I had a extra large one years ago (Queen Angelfish) in a 110 gallon community tank, lots of live rock, bright lights, lot's of flow and skimming, I used Ozone with a controller at 390mv. I tried 5 inch large adult Queen Angelfish and both died (LiveAquaria.com), terrible experiences. I finally went to circulation pumps (Maxi jet 400, 600, and 900) downward flow 1000GPH, left and right on a fifteen minute light timer (500GPH), and one Maxi jet 600 as a power head (160GPH). This and a Red Sea Prizm skimmer as a Ozone Reactor with a controller, 'and' a HOB Reef Octopus LX2000S rated for a 150 gallon where needed to keep the water clean in a 'quarantine' tank (six weeks). So far, so good, ORP 390MV (adjusted for probe reading in 450mv solution), live rock with mushroom corals, two brown encrusting corals I never wanted (the color was supposed to be purple (LiveAquaria.com again), but the 6-7 inch Extra large Queen Angelfish seems very good. I acclimated for two hours to tank water specifications, left tank lights off and ran Actinic 03 (two 20 watt fixtures as a lunar light) just on ground facing up in front and behind tank. At then end of twelve hours of 10K and Actinic 03 light it ate some, 2nd day, flake food, pellets, Frozen brine shrimp, marine cuisine, and a marine mufti-pack I had. The flake food I want to replace (fast) with Ocean Nutrition formula two, I have there small pellets, and ordered formula two frozen, brine shrimp, no one has 'angel formula' from Ocean nutrition, I asked to be notified when in stock. Yes, the fish could die from stress problems, but unlike 5 inch fish that where a train wreck for me, this 6-7 inch large Queen Angelfish is off to a good start. Ideal water conditions maintained, lighting, live rock hiding places, it ignores a baby Picasso Trigger fish and a damsel in the tank. The first two did not seem healthy, at every turn they started breathing heavy, they don't always survive acclimation, never mind stress (hiding places, lighting, night lights), never mind they diseases associated with stress and malnutrition (breathing problems, fungal infections). I think you have to create ideal conditions that can be maintained, and what you thought was ideal may change quickly, lighting, flow, skimming, reactors, Ozone, they are only so many ways you can guarantee high quality water is sustained long term. I had to get backup equipment for many aspects of filtration, flow, even lighting, or run dual paired solutions that if one failed there was a 2nd (yes with 1/2 the flow).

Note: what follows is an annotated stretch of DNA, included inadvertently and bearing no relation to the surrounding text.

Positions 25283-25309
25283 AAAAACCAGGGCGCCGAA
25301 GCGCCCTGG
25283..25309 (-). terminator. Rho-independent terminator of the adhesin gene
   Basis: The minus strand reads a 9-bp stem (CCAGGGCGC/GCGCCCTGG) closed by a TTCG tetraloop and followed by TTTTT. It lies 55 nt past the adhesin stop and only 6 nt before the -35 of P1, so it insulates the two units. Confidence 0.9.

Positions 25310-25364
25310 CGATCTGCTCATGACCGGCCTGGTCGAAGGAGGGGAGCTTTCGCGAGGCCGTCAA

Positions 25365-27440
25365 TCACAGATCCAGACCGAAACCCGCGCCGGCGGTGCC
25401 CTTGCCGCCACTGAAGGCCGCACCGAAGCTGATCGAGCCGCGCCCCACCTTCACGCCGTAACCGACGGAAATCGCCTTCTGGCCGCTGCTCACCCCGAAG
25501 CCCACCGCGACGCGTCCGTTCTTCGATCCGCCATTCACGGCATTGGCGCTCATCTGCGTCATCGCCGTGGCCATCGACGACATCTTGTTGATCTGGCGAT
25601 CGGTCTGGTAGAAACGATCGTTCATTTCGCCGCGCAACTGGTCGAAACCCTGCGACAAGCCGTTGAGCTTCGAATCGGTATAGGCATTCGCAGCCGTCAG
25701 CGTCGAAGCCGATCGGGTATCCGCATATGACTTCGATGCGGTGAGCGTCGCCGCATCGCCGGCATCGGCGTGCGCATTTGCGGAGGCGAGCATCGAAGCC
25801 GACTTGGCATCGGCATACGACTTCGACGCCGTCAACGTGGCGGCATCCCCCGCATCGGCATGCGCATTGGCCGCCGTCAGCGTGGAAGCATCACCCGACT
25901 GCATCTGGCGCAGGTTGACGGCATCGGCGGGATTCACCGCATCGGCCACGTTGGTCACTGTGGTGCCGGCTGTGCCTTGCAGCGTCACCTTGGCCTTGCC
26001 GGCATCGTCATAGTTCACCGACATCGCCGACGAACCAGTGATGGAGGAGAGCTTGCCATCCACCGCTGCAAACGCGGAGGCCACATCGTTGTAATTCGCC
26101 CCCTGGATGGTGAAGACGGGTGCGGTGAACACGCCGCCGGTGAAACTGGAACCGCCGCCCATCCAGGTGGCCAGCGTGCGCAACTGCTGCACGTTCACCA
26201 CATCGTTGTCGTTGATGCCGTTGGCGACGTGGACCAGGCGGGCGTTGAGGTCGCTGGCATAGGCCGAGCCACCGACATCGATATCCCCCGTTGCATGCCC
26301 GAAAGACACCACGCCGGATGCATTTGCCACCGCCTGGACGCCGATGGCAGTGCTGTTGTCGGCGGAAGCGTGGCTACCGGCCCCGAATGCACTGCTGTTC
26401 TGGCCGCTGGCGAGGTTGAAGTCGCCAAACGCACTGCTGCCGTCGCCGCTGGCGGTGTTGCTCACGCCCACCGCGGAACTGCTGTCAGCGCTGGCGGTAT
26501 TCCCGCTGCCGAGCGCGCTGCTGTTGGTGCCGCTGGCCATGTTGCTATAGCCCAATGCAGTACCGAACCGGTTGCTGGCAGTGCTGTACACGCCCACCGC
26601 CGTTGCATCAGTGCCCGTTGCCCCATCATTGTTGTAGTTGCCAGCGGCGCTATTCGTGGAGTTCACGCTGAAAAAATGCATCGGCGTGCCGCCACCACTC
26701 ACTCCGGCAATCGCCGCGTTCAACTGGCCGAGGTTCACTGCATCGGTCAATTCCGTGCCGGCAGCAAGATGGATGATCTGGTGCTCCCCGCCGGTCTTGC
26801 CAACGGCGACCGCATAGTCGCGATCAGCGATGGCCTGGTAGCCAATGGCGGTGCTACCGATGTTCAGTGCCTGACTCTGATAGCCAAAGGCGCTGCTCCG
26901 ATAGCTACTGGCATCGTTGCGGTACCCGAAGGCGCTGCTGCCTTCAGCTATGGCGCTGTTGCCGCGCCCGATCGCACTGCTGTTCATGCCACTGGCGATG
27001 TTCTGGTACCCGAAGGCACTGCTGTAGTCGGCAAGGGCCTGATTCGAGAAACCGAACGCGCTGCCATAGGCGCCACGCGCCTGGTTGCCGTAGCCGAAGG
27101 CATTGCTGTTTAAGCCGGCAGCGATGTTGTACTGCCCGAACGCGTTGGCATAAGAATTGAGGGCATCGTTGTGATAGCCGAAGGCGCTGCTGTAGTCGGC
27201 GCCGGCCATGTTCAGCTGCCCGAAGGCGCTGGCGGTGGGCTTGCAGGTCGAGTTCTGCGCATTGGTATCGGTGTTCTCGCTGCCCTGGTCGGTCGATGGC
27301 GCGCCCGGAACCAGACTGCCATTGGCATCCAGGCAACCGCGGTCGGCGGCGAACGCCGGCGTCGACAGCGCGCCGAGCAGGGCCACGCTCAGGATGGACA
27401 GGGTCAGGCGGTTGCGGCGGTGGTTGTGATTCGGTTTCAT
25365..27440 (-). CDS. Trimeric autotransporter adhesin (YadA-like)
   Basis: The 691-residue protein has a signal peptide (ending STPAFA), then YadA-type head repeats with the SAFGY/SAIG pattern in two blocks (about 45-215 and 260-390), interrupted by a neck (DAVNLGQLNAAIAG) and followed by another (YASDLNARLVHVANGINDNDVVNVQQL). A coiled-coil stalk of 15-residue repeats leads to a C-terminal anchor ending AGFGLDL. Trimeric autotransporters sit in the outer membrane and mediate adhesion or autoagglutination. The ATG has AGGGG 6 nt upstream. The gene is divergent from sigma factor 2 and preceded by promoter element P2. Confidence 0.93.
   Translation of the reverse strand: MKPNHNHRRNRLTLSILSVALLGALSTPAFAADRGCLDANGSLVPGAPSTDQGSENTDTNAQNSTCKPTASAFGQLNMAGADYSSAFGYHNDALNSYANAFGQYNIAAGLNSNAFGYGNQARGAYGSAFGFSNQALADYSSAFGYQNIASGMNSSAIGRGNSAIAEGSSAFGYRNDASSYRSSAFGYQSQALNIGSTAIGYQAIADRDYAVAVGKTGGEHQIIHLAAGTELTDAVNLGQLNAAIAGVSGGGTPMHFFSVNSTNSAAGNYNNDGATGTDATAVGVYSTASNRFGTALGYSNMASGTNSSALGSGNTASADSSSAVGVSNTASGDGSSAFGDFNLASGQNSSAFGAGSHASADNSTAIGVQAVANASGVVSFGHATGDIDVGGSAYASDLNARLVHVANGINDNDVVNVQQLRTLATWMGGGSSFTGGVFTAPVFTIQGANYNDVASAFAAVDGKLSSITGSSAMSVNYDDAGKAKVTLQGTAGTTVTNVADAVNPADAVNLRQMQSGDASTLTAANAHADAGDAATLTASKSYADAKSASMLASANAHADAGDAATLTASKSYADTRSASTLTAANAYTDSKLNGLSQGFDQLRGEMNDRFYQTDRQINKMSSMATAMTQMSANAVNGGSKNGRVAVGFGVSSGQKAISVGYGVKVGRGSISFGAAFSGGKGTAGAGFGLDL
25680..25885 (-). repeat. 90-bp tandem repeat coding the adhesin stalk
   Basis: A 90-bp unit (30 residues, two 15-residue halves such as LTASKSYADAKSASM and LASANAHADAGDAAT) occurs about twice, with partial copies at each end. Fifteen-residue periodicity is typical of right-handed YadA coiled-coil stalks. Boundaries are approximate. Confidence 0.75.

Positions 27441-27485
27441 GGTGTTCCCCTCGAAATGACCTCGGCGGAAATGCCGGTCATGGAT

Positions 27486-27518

Click For Replies (3)